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Ecological drivers of pteridophyte diversity and distribution in Togo (West Africa)
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The conservation and sustainable management of biodiversity requires an understanding of the biotic and abiotic factors that condition the presence and survival of organisms in natural habitats. The global distribution and ecological hypersensitivity of pteridophytes have made them ideal candidates for studying the impact of biotic and abiotic factors on levels of biodiversity. This study aims to determine the effect of vegetation cover, human disturbance, and climatic factors on the distribution and diversity of pteridophytes in Togo with a view to guide conservation efforts. Our data comprises 130 plots of 500 m2 representing all ecological zones of the country, complemented by several opportunistic collections. After determining the patterns of pteridophyte distribution, multivariate analysis of variance and the calculation of diversity indicators made it possible to determine the influence of the factors studied. We found that pteridophyte species diversity and distribution in Togo are strongly influenced by climatic variables, with more than 90% of species diversity being concentrated in the submontane forest areas. Humidity related variables, insolation, and human disturbances are the main drivers of their distribution. Species diversity is positively associated with an increase in humidity, but decreases with increasing insolation and human disturbance. Importantly, our results emphasize the association of specific species to particular conditions created by climate, land cover, and human disturbances, highlighting the role of pteridophyte species as indicators of environmental conditions or exposure to stress. Within humid forest areas, our analysis of the impact of disturbance indicates that about a quarter of the pteridophyte flora of humid forests is sensitive to minor disturbances, whereas almost all rainforest species decline in the face of high levels of disturbance. Agroforests are a particular case of moderately disturbed rainforests, and have the potential to harbour at least 30.5% of Togolese rainforest pteridophyte species diversity. We conclude that the conservation of pteridophytes in Togo requires the protection of submontane rainforests and the adoption of less destructive practices in terrestrial species habitats in coffee/cocoa-based agroforests.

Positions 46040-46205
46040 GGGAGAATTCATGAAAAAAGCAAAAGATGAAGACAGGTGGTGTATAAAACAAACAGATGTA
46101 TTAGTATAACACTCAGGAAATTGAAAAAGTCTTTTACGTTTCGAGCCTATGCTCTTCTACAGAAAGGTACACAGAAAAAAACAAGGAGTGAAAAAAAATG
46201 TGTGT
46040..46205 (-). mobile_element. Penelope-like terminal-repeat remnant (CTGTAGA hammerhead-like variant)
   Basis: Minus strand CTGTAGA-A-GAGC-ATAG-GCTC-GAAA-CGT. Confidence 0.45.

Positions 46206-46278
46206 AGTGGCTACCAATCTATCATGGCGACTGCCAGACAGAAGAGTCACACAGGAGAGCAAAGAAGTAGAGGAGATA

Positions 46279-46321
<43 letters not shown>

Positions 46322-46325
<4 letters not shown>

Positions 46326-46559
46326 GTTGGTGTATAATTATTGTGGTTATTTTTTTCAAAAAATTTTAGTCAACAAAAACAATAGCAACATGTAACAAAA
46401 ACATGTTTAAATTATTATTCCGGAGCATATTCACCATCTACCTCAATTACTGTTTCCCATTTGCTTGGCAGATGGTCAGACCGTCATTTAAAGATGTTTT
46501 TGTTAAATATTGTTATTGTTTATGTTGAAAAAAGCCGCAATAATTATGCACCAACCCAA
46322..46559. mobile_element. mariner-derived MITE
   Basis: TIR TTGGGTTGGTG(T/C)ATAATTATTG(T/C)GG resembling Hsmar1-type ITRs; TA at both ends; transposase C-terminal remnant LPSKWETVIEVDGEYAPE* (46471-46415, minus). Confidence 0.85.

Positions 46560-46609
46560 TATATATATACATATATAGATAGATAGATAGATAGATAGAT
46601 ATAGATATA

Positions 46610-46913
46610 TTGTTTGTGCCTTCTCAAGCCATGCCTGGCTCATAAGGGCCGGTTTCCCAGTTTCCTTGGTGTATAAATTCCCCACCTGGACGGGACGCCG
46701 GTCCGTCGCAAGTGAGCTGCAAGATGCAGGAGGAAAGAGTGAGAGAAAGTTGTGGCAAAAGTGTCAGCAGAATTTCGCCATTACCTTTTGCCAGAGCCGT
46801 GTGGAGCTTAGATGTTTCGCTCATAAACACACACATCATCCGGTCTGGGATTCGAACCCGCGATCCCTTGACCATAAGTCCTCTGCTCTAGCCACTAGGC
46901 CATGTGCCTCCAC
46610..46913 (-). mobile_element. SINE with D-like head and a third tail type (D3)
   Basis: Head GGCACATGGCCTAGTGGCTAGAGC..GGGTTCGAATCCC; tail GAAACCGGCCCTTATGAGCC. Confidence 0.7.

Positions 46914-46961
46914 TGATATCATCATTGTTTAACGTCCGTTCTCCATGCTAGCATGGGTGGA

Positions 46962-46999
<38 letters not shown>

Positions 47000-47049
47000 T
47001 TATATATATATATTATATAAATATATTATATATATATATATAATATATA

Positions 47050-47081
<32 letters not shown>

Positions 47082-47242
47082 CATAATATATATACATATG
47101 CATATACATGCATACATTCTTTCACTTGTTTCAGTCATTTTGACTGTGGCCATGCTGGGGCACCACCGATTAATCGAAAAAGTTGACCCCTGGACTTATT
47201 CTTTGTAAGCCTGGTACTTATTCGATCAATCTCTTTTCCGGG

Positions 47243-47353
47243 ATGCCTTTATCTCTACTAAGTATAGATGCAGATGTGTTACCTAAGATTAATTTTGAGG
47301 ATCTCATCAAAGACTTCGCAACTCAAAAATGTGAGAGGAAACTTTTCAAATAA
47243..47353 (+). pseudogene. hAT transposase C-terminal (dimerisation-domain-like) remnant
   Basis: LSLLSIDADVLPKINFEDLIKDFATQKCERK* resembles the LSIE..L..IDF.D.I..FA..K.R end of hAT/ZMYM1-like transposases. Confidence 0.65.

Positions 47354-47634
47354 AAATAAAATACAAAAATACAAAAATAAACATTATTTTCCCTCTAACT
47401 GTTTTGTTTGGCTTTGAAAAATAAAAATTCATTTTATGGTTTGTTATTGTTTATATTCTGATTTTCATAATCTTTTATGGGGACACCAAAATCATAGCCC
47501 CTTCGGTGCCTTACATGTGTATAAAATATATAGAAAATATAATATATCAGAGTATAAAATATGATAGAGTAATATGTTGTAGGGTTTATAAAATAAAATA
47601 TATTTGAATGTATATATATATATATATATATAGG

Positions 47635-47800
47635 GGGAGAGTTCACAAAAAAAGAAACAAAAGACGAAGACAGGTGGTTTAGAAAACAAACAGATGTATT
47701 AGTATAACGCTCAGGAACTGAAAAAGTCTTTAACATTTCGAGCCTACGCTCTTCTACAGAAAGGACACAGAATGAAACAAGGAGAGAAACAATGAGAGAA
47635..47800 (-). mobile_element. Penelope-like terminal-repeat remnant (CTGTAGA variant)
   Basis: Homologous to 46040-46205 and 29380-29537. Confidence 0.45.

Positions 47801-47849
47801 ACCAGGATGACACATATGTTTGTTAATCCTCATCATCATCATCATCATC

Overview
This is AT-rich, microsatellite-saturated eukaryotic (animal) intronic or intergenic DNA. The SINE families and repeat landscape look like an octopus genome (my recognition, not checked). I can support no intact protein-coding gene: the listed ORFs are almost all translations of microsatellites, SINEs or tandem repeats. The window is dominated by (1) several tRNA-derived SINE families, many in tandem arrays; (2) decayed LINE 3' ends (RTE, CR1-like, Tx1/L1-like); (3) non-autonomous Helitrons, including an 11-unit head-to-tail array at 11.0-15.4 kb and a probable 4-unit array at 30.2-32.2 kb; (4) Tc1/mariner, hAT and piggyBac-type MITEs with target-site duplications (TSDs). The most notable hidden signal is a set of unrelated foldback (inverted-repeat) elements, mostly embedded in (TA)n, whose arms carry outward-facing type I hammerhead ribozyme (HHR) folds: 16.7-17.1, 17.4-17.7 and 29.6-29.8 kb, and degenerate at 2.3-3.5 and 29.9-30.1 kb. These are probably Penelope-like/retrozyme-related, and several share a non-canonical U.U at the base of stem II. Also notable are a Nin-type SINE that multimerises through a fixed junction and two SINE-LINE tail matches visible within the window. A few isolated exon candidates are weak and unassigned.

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Permanent link to this itemhttps://hdl.handle.net/20.500.12478/6373
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